Baltimore City should make recycling mandatory

May 21, 2001|By Jeff Tomhave

MAYOR MARTIN O'Malley's proposal to end Baltimore's blue-bag curbside recycling program is garbage.

This program was designed to serve the public health and conserve natural resources. Eliminating it may save the city about $500,000, but there are unknown costs that could eat these suspected savings.

Fortunately, there is a way out of this dilemma.

The city should move to make the program mandatory, and use an unexpected tax windfall to ease the financial burden on the city.

In 1976, Congress passed the Resource Conservation and Recovery Act (RCRA). It authorized the Environmental Protection Agency (EPA) to set minimum standards for the generation, transportation, storage and disposal of solid and hazardous wastes. Conservation and recovery are accomplished through recycling.

States, including Maryland, were delegated this authority when they adopted programs consistent with the EPA standards. Baltimore's recycling program is now required under state law. Ending the recycling program could result in a lawsuit against the city for noncompliance. How much will that cost?

Since RCRA's passage, more than 7,000 local governments have established similar recycling programs for everything from glass and cans to yard clippings. One-quarter of the nation's trash is now handled through municipal recycling programs. As mayor of the "Greatest City in America," does Mr. O'Malley really want to supervise one more neglected program?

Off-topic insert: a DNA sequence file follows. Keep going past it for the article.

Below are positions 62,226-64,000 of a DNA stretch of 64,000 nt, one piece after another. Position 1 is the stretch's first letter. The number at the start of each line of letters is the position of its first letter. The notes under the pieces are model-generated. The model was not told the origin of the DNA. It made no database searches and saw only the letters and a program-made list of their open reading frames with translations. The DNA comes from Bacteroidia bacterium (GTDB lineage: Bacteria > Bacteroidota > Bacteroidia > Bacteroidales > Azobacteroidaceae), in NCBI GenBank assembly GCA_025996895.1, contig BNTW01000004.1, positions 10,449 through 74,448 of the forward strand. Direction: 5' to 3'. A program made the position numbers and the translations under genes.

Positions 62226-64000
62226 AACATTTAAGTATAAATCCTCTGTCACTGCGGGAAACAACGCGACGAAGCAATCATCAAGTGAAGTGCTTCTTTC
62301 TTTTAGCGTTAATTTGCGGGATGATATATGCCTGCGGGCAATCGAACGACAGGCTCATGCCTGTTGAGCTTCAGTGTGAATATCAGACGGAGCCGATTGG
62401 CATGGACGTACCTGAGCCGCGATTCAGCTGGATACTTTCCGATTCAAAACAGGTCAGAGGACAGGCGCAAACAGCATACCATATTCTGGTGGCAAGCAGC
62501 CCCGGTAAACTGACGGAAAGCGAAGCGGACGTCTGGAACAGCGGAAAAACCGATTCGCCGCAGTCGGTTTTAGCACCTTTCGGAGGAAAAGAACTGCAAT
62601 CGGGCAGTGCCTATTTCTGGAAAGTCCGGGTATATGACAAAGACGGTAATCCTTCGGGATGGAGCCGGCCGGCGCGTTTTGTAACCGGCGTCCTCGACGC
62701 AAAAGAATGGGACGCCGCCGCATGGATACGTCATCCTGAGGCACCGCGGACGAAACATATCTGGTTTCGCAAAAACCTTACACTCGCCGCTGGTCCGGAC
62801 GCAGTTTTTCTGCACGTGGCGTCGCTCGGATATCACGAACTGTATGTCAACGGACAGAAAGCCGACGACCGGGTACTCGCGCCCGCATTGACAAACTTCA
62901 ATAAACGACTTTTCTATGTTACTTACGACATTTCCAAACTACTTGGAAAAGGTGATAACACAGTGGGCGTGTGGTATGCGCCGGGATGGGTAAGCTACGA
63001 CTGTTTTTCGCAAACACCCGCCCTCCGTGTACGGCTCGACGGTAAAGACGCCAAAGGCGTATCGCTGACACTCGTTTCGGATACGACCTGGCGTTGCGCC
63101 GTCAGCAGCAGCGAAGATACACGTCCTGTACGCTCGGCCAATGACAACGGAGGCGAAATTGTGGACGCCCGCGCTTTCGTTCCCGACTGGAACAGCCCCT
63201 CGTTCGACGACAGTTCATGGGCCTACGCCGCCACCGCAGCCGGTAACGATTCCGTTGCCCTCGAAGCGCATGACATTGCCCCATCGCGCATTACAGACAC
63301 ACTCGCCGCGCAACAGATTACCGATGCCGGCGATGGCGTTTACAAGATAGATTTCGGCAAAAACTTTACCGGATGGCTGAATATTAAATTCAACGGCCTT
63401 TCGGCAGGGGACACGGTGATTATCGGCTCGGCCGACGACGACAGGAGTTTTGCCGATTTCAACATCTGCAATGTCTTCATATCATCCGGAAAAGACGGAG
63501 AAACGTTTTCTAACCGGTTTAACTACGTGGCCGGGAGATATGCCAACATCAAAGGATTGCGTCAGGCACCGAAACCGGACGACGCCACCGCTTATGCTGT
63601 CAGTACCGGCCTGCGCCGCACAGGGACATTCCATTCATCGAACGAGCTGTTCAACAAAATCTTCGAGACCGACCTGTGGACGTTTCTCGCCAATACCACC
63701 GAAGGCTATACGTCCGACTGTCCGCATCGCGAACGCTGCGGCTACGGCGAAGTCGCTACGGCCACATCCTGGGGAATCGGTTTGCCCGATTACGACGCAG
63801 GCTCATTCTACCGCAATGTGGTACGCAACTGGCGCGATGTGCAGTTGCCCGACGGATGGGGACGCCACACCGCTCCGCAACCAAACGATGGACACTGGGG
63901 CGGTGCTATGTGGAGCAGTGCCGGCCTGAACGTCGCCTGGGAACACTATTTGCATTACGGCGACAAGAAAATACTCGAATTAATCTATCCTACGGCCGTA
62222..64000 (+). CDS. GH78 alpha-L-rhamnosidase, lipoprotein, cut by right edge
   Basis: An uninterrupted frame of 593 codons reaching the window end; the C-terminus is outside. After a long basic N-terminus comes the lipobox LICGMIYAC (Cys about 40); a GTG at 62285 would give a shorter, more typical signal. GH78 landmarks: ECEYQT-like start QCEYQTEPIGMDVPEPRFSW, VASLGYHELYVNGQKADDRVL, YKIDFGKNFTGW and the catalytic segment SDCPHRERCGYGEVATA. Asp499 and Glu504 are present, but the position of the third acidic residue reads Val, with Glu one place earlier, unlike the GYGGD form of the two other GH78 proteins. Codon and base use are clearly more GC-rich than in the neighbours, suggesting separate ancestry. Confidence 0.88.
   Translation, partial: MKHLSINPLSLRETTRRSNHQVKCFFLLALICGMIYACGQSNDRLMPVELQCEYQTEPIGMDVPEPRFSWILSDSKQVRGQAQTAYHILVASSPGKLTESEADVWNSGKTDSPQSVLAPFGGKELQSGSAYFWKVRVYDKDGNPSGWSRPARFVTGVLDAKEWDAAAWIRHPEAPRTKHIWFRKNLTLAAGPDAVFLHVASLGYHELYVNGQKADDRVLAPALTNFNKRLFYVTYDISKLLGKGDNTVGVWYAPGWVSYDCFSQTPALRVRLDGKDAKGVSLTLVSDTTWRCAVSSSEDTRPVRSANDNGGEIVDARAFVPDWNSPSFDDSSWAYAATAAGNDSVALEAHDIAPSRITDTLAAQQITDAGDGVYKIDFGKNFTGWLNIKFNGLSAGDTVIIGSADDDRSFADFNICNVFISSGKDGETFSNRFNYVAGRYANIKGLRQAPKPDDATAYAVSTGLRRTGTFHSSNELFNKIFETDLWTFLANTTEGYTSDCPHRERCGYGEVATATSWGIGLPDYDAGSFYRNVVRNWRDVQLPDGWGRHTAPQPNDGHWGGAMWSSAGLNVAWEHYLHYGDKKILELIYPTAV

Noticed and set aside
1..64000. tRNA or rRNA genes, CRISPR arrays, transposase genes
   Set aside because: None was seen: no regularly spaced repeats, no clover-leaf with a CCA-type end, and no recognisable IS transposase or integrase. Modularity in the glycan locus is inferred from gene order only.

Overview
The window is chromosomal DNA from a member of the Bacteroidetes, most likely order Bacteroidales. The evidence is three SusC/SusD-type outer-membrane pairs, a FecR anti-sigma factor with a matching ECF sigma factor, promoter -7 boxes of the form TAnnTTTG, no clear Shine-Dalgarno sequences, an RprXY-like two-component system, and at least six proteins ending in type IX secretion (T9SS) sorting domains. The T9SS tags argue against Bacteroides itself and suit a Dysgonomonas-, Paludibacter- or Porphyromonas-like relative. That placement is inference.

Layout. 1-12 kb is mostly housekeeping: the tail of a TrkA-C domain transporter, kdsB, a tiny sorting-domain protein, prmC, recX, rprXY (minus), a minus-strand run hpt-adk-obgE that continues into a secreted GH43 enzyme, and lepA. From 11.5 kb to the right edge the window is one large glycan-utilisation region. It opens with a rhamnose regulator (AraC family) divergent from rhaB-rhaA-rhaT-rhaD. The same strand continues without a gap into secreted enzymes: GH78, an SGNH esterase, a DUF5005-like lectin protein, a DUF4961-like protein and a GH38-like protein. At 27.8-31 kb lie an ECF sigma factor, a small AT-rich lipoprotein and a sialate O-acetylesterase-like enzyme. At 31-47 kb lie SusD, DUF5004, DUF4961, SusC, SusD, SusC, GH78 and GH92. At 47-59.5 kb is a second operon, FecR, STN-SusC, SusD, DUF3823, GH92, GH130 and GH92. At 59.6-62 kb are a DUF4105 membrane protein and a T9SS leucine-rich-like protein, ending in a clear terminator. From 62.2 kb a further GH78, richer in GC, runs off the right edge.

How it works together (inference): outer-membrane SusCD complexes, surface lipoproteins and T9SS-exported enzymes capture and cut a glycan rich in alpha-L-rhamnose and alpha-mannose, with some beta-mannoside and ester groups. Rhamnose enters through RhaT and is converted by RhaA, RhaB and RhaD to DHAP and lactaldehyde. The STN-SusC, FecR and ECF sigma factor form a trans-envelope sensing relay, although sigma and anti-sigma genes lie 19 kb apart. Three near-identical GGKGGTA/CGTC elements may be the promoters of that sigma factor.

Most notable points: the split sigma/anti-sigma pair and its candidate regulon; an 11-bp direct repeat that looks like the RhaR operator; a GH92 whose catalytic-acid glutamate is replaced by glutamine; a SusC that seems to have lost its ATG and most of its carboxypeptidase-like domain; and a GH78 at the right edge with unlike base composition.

Mr. O'Malley has pointed to a low public participation rate in the recycling program to justify its elimination. Yet his own Department of Public Works has stated that there are hidden costs the city will pay for the disposal of this added material.

If there is no curbside collection, will people make the effort to use the current city-run drop-off collection centers? How much this ultimately will cost is anyone's guess.

Here's an idea. Make this a mandatory program, an investment in Baltimore's future. If the 10 percent voluntary participation rate can keep 5.6 million pounds of waste out of the disposal stream, why not increase that amount tenfold with everyone participating? Increase recycling to the point at which the collection would pay for itself.

As the result of a mistake in the state comptroller's office, Baltimore will now receive $9.3 million. The timing couldn't be better. Why not use the money to save the recycling program?

Preserving Baltimore's blue-bag recycling program can make the city safe and clean for children to play in front of their homes. It will also go a long way toward stopping Baltimore's decline.

Jeff Tomhave is executive director of the Tribal Association on Solid Waste & Emergency Response in Washington. He lives in Baltimore.

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